As for TC not accepting the quals - Yes, it is an insult but so are many other things in life I no longer take personal offence to.
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Offline Pat in Halifax

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Retired FDO:
Many years ago, I did go for my 4th Class motor (diesel) ticket in Ontario. It was quite simple but fortunately (or unfortunately?) I never kept it up - no requirement. What I would really like to see is a TC examiner come to CFNES (or CFFSE) and sit a Cert 3 EOOW Board. This is not a "mine is better than yours" discussion-It is the requirement for the position - it differs dramatically (I suspect).
I will now mention that none of the TC stuff covers DC, daily emergency ex's with about 1 in 5/6 full blown all-ship evolutions, seamanship evolutions involving all personnel (RAS, jackstays, SARs etc). Again, it is something that can't be printed in a book and learned and then examined for. There is actually a move afoot within the trade to do exactly what is done 'outside' - Provide a trainee with a "package", have him/her learn it and then Board them. This WILL NOT work because experience is key to these tickets we get. If 7 gearbox temps come into alarm when the ship is 'prosecuting' "something", trust me-we will NOT be 'stopping to investigate' right away. This is not something we can teach but we can prepare trainees for it through elaborate scenarios. The tempo is on a completely different level and always will be.
Anyway, that is my 2 cents for the time being - I am supposed to be serving wine at the Junior Ranks Christmas dinner!!!!
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Offline Not a Sig Op

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I cannot say for certain who's training, from a purely trade point of view, is superior as I have never sailled on the civilian side.  We 'train' (and I mean continually) within the trade (stoker) right up to the rank of CPO2 which equates typically to about 20+ years service. I suppose the experience garnered is the kind of stuff that no school could ever teach. We train to the degree that if any piece of equipment were to 'take a bullet', we should be able to make it operational again. Unfortunately, we (figuratively) shoot ourselves in the feet way too often and make the impossible a reality. My personal motto - Everyone in the uniform (Navy) is responsible to ensure those grey things slip quietly in and out of harbour - How we do that is not taught nor is it in any 'rule' book. I might add here-This tends to drive the CM (Configuration Management) and LCMM (Life Cycle Management) people batty! I have been part of many converstions following along something like -...." Q-Why is there a pickle jar being used as a lubricator for the air start on an MWM generator? - A-Because the $1000 part was unavail when we were 300 miles south of Greenland in sea state 6 you f***ing w***!" --- Look....I am getting all 'excited' again!!!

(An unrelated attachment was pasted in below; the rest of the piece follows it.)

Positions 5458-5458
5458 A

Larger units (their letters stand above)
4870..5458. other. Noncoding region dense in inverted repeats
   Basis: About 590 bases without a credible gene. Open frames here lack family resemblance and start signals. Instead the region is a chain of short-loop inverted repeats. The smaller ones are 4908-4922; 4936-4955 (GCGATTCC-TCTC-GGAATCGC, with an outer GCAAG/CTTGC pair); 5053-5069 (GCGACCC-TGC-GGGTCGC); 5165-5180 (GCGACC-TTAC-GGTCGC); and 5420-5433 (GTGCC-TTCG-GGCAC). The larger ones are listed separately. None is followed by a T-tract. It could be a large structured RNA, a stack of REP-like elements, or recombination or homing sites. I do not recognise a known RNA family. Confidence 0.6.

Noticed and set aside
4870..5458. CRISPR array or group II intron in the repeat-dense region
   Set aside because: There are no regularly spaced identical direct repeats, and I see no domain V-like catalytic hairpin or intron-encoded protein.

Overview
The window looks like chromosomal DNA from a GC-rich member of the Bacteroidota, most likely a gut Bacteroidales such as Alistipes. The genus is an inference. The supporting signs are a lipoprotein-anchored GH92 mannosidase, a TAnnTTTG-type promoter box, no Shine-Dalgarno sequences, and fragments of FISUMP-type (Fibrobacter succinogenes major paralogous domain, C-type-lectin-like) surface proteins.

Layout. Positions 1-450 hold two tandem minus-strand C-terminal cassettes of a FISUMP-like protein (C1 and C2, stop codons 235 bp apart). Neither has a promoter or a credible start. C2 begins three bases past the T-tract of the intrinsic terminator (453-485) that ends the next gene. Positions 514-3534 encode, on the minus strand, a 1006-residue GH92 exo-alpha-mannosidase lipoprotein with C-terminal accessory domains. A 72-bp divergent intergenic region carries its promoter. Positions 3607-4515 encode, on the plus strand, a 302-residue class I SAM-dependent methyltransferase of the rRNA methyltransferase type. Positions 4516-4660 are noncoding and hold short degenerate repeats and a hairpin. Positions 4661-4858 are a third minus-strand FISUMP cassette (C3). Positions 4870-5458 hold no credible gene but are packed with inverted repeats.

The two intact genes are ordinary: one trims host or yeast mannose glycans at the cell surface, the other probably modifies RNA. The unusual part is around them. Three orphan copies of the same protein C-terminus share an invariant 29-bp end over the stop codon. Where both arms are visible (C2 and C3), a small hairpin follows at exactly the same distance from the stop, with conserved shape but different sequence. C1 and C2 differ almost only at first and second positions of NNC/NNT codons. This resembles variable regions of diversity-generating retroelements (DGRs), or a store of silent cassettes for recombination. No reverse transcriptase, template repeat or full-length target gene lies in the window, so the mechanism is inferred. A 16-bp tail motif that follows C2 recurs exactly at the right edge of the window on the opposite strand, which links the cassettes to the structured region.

As for TC not accepting the quals - Yes, it is an insult but so are many other things in life I no longer take personal offence to.

I can't speak for all ships, but I know the few ships I've worked on, the "make it work" mentality is the same... if you're at sea, and somthing breaks, it typically has to be fixed... most departments were parts pack-rats whenever possible, if somthing broke, replace it with a new one if you had it, and strip the old part of anything useful to be stored... if you don't have a new part, build a temporary out of old broken parts... if you don't have old broken parts, build it out of somthing else....

Don't know about the actual training, emergency drills and such but I'm assuming the difference is the upkeep of training, and how seriously you run drills... again, I've never served on a navy ship, but I'm assuming it's leaps and bounds ahead of the few civillian ships I've sailed on...

Offline Pusser

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I've never served on a navy ship, but based on my experience on civillian ships, I'm guessing any training the navy provides is leaps and bounds ahead of civillian training... both in initial training and ongoing skills maintenance... the fact that transport canada doesn't recognize quals is an insult... even basic things, like an MED...